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Module 3 - 09 Identifying Partners


9.1 What is the objective of identifying potential partners?
9.2 What are the key processes involved in identifying
partners?
9.3 Who is involved in identifying partners?
9.4 What are the key steps in identifying partners?
9.5 What are the key issues?
9.6 What are the key issues concerning the poor?
Further Guidance

Key Questions:


 
 
 
 

Related Tools:


02 Strategic Planning
03 Planning and Organising
07 Defining Parameters (scope)
10 Establishing Partnership Processes



PPP Development Stage – Identifying Partners

9.2 What are the key processes involved in identifying partners?

The main processes used to identify partners include identification of potential stakeholders and conducting stakeholder analysis.

A. Identification of potential stakeholders

By this time, a substantial amount of information will have been gathered about the key stakeholder groups (and their leaders). This stage aims to organise this data in a more comprehensive and strategic way.

Stakeholders will fall into one of three groups: public sector, private sector and civil society stakeholders.

[See Tool 9-1]

B. Conducting stakeholder analysis

Stakeholder analysis is a vital instrument for identifying those groups and organisations that have significant and legitimate interests in specific urban service.

A clear understanding of the potential roles and contributions of the many different stakeholders is a fundamental prerequisite for a successful participatory urban governance process, and stakeholder analysis is a basic means by which this understanding can be achieved.

The analysis should identify separately relevant groups and interests within the public sector, within the private sector and within civil society. In addition, the analysis can seek out potential stakeholders to ensure proper representation in relation to gender, ethnicity, poverty or other locally relevant criteria.

Based on this analysis, a plan for how to involve each stakeholder group in subsequent stages of the project or policy work can be developed.

Stakeholder analysis is used to acquire an understanding of the power relationships, influence and interests of stakeholders involved in the development of a PPP project. Its findings can provide early and essential information about:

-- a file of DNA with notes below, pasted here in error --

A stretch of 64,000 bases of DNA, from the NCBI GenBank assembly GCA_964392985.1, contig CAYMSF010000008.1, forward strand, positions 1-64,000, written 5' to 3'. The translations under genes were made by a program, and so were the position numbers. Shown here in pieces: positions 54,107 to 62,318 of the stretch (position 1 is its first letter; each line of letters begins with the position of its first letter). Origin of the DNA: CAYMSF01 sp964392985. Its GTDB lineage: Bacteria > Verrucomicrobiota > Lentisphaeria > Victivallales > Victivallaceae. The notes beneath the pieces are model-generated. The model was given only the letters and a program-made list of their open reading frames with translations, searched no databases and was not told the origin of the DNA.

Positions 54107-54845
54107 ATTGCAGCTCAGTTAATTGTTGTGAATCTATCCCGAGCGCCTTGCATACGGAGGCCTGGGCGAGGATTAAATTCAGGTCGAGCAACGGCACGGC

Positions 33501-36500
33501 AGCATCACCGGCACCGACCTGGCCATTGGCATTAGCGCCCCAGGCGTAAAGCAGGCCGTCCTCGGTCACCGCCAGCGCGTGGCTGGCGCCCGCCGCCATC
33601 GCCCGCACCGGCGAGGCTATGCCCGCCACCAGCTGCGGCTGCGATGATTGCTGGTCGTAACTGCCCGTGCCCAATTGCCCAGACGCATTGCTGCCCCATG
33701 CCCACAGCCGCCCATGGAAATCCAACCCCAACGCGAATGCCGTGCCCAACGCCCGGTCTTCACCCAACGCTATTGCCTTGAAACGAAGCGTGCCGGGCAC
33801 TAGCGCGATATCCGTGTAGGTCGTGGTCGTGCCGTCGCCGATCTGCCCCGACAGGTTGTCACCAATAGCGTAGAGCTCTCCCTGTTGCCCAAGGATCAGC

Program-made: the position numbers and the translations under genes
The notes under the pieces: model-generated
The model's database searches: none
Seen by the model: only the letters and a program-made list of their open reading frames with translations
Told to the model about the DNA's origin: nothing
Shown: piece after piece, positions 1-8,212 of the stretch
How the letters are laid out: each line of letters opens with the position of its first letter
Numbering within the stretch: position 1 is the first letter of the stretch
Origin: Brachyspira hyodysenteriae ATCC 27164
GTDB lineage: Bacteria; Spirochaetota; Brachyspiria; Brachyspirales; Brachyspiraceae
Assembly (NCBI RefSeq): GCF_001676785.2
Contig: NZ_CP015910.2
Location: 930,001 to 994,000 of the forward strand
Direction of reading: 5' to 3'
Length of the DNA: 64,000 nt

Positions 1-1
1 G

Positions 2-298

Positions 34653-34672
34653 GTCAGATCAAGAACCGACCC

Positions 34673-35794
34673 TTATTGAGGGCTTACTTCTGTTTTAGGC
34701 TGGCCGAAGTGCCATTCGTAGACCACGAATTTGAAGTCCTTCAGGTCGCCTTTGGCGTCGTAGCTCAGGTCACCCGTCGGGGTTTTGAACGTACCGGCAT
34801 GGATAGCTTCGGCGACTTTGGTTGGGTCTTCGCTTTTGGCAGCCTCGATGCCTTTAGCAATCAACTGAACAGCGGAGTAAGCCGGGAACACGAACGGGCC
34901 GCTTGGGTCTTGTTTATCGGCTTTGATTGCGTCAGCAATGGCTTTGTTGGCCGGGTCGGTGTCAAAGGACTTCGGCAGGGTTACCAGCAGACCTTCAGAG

• existing and potential stakeholders (individuals, organisations and groups);
  • the individuals/leaders within the stakeholder group (key stakeholders);
  • the capacity of the organisations to engage in service-related activity;
  • the capacity and attitudes of stakeholders to work in partnership with other sectors;
  • the interests of each stakeholder – overt and hidden;
  • the potential role of the stakeholder;
  • the likely impact of the stakeholder – positive or negative; and
  • the risks and assumptions about stakeholder actions.

Stakeholder analysis relies on qualitative data and perceptions and preferences. The absence of statistical representation places greater onus on careful selection of respondents and interpretation of data.

 

 

 



 
     
  S T A R T P A G E  
  Module 1 - Before PPPs  
  01-Starting Out  
  02-Strategic Planning  
  Module 2 - Preparation Stage  
  03-Planning & Organising  
  04-Collecting Information  
  Module 3 - PPP Development Stage  
  05-Identifying Constraints  
  06-Defining Objectives  
  07-Defing Parameters (Scope)  
  08-Establishing Principles  
  09-Identifying Partners  
  10-Establishing Partnership  
  11-Selecting Options  
  12-Financing (Investment)  
  13-Financing (Cost Recovery)  
  14-Preparing Business Plans  
  15-Regulating the PPP  
  Module 4 - Implementation  
  16-Tendering & Procurement  
  17-Negotiating & Contracting  
  18-Managing PPPs  
  19-Monitoring & Evaluation  
  20-Managing Conflict  
  21-Capacity Development  
  Contact Information